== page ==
Objectives: Self employment is increasing but it is not yet known how its different forms affect health, quality of life, and work ability. We compared the work ability, subjective quality of life (QoL), and health-related quality of life (HRQoL) of entrepreneurs both with and without personnel, farmers, and salaried workers. We investigated which domains of HRQoL are associated with work status.
Methods: A nationally representative general population sample comprising 5834 Finns aged between 30 and 64. Work ability was measured using the work ability index (WAI), HRQoL using 15D and EQ-5D, and QoL with self reported global quality of life.
Results: Entrepreneurs with personnel had better work ability than salary earners, but there were no differences in QoL or HRQoL between the entrepreneurs and salary earners. Farmers scored lowest on all measures; this finding remained even after adjusting for age, sex, marital status, education, and chronic conditions. The low WAI score of farmers was mainly explained by poor subjective work ability, while their low 15D score was mainly the result of poor functioning in the psychosocial domains of HRQoL. The low EQ-5D score of farmers was explained by problems with mobility, usual activities, and with pain or discomfort.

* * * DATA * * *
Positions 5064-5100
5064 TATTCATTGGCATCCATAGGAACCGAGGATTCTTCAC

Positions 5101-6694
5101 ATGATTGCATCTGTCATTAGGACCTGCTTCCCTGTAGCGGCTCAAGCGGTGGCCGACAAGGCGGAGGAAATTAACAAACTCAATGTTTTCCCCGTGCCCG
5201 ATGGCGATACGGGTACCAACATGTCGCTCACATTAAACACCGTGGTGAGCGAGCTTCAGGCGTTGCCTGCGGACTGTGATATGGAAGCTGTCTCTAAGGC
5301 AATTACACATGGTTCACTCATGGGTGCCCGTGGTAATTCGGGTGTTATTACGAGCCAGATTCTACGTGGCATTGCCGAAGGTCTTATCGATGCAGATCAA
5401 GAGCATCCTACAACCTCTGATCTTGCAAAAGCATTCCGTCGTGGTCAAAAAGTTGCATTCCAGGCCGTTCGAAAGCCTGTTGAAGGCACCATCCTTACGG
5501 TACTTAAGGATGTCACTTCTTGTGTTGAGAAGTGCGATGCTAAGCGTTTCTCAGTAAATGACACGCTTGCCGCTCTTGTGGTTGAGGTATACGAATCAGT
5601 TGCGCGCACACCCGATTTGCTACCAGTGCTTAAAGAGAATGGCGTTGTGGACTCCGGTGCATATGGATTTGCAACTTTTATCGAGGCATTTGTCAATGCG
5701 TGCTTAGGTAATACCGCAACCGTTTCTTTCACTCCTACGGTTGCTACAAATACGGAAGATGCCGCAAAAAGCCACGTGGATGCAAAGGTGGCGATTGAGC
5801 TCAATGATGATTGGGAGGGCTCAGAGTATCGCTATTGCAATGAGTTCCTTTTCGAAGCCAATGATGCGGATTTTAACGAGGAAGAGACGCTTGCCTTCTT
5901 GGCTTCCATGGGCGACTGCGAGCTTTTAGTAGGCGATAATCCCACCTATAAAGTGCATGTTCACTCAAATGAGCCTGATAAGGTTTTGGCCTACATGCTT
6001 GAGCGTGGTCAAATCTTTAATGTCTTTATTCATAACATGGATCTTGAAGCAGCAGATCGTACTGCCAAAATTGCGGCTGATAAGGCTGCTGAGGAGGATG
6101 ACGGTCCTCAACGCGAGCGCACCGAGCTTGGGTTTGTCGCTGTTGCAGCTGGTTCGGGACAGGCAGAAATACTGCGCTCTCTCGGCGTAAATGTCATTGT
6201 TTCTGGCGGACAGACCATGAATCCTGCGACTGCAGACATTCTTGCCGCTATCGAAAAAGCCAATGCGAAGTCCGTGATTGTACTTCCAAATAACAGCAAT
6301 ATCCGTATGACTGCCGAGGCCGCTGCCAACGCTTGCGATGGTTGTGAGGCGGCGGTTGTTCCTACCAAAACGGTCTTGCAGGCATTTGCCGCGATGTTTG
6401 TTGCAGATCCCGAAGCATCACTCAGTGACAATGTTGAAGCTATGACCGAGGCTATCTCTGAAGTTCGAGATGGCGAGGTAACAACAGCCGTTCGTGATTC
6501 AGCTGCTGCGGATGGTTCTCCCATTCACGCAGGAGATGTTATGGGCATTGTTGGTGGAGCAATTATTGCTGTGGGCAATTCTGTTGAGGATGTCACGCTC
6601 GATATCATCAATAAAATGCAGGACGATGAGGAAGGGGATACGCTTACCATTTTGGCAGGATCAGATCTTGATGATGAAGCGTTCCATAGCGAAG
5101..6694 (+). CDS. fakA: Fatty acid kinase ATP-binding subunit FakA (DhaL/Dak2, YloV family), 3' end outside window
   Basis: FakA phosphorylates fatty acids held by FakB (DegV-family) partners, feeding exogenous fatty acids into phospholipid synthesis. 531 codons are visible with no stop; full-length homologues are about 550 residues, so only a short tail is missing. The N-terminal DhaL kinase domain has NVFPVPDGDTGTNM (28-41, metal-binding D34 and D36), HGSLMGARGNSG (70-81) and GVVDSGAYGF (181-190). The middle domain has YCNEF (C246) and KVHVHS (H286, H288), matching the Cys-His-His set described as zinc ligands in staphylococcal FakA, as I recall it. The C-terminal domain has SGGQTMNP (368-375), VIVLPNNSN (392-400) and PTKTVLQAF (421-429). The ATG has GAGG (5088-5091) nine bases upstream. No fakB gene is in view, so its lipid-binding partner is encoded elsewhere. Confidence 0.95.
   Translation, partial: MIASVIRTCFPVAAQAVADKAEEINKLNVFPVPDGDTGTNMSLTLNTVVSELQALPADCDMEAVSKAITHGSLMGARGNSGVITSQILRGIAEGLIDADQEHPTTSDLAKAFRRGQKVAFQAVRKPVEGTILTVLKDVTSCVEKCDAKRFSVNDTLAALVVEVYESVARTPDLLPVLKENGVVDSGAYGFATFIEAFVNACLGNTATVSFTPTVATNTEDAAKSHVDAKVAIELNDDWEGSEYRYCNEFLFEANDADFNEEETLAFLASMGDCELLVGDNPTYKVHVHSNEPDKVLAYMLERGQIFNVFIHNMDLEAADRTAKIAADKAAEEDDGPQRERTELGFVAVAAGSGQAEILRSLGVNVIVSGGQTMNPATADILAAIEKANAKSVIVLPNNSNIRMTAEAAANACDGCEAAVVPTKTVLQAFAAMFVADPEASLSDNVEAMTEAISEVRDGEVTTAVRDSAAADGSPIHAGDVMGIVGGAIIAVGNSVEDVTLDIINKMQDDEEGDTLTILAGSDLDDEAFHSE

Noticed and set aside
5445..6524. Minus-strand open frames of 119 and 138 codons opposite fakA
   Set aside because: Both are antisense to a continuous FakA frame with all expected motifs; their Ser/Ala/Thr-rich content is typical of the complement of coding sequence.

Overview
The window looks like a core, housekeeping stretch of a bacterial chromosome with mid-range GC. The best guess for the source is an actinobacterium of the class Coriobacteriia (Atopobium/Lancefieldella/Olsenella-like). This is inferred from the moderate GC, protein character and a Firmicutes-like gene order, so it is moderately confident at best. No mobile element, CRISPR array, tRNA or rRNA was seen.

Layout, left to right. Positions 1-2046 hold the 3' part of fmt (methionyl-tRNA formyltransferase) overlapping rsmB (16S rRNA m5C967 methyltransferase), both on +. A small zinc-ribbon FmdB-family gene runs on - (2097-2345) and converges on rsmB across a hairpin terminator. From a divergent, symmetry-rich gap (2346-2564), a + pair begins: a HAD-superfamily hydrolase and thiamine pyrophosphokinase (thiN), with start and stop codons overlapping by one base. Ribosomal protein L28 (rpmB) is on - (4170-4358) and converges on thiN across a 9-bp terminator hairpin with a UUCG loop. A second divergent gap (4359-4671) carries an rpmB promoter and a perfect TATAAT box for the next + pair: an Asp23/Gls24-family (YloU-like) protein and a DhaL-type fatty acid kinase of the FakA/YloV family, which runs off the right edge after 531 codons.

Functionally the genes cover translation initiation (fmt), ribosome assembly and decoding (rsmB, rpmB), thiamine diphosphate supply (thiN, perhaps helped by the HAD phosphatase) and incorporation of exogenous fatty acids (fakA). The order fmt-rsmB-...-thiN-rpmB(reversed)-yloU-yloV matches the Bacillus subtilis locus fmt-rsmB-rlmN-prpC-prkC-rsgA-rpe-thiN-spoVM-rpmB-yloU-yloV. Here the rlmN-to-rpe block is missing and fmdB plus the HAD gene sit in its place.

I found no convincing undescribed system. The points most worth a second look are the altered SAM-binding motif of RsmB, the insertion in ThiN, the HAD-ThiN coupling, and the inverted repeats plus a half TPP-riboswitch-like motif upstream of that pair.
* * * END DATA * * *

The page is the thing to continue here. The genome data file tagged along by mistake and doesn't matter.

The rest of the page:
Conclusions: Farmers have poorer work ability, QoL, and HRQoL than other working groups, but this does not appear to be caused by physical health problems. From a research point of view, farmers should be categorised separately from other forms of entrepreneurship. From a public health point of view, improving farmers’ wellbeing may require psychosocial interventions exceeding traditional health promotion.
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Changes in work organisations affect the job characteristics, health, and wellbeing of workers.1 Recently, emphasis on the role of self employment and entrepreneurship in economic growth has increased. The corporate trends behind these changes are outsourcing, subcontracting, franchising, and concentrating on core businesses. Differences in entrepreneurial activity may explain one third to one half of international differences in economic growth.2 Entrepreneurs created most of the wealth in the United States in the past 20 years, while the share of the workforce employed by the largest corporations decreased significantly.3 Small enterprises are also one of the dominant features of the European economy, with one third of all workers in Europe being employed by “micro” enterprises with fewer than 10 employees.4 Farming, the most traditional way of self employment, has gone through dramatic changes in western countries and farmers are increasingly seen as entrepreneurs.